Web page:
We’re heading down an unfamiliar sidewalk with a multitude of other pedestrians. Never having been in this part of the city, we reach the four-way intersection with some trepidation. The tangle of roadway, traffic lights, and swift-moving vehicles is intimidating. Should we even cross? It doesn’t seem to be the best idea to put our heads down and blindly dodge and dart across the roadway as we see others attempting. And then, voilà, a crosswalk! A place of authority for those on foot. Now with a clear sense of direction and purpose, we look left, right, left and then step out onto the street. Like magic, cars stop and wait while we make our way across, able to now move rapidly toward our destination.
In this age of the QRIS, I cannot help but liken its many attendant parts, often necessarily overlaid onto existing systems, much like the knot of roadway described above. Without a way to disentangle one assessment from another, or one teacher qualification requirement from another, we might be left with feelings of frustration and possibly disenfranchisement. What does it mean to add more requirements? How does what I have already learned, adopted, and maximized play into this new system? A crosswalk of seemingly competing frameworks, assessments, and requirements can lay the path toward understanding where existing systems intersect with, as well as deviate from, the new. A crosswalk can serve as map to increase efficiency, understanding, and buy-in.
We at Teachstone® have long seen the value in, and requests for, crosswalks of all kinds. One in particular involves the overlap between the CLASS™ and the Danielson framework. Given the wide adoption of Danielson with its foundational value and application in coaching, professional development, and teacher evaluation processes, it makes sense to understand this framework in relation to the CLASS tool, often built into a QRIS as both observation assessment and professional development. Both frameworks have at their core the development of encouraging and developing self-reflective practice. Download our crosswalk (PDF): Classroom Assessment Scoring System (CLASS) and Danielson's Framework for Teaching Crosswalk. This latest iteration was completed by my colleague Joe Pierce, Client Implementation Manager.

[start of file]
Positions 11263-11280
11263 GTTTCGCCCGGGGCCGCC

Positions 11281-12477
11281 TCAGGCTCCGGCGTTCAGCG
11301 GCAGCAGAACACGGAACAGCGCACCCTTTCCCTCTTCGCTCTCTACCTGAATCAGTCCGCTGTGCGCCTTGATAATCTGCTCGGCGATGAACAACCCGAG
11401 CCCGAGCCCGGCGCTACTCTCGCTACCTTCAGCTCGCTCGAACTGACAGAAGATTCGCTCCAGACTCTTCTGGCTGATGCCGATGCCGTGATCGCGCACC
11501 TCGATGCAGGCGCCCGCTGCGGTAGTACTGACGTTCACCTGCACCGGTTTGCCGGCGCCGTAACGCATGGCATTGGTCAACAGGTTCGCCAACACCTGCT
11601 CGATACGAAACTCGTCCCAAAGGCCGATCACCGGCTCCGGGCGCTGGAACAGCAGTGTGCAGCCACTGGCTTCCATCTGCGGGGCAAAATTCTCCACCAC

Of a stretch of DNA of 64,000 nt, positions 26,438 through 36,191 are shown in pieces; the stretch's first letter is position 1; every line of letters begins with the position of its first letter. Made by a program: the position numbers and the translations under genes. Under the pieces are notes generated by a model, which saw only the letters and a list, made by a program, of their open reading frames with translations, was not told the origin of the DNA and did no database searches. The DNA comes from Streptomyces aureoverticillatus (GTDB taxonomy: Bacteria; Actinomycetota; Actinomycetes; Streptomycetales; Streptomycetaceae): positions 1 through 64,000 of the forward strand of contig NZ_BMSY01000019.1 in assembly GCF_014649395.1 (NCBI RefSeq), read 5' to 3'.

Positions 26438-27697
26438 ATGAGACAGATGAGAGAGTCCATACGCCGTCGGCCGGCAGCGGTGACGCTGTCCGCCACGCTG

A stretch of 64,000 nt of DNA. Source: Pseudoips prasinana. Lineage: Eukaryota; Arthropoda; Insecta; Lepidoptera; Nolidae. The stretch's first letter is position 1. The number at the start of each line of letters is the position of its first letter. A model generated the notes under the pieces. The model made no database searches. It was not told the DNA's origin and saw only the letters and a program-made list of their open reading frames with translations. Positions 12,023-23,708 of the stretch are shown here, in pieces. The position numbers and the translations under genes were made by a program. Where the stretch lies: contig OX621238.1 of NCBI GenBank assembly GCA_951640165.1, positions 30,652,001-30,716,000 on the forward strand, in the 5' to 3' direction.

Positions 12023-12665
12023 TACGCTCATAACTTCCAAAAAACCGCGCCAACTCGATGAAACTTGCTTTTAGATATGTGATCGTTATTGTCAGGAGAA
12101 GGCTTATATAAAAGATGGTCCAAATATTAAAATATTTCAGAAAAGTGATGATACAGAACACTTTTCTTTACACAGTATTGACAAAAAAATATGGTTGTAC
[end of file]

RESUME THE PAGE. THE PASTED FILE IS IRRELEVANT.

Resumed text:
As you consider your QRIS, how might a crosswalk benefit progression and efficiency in:
Stop back again for more details on a CLASS crosswalk with California’s Early Childhood Educator (ECE) Competencies and the California Preschool Learning Foundations. Tell us, too, which crosswalks you have completed and/or which would be of most value.
Together we will map the QRIS roadway for greater understanding, application, and success!
Across the country and around the globe, schools/programs will soon reopen after extended closures due to COVID-19. Those that have remained open are instituting new health and safety practices.. Localities will determine whether to provide in-person, online, or hybrid teaching. Regardless of the model that schools/programs adopt, classrooms will look different now and for the foreseeable future.
CLASS allows us to quantify the quality of teacher-child interactions—and that is a powerful thing. But improving child outcomes takes more than just data collection; it’s what you do with the data that really matters.
Here are 4 things you should know about using data to improve student outcomes.
As the former Vice President of Education and Program Operations, as well as the Head Start/Early Head Start Program Director, of a large Chicago Agency, I am often asked the question, “How did you get your CLASS scores to rise so much?” Our Pre-K Instructional Support scores rose from a 2.65 to a 3.74 the first year, and from a 3.74 to a 4.17 the second year. It wasn’t an easy process. And it was up to us to show our teachers the importance of teacher-student interactions and slowly introduce how CLASS scores could be used to improve these interactions.
Below are three steps we took to introduce the importance of CLASS and interactions to our teachers and, ultimately, raise our CLASS scores.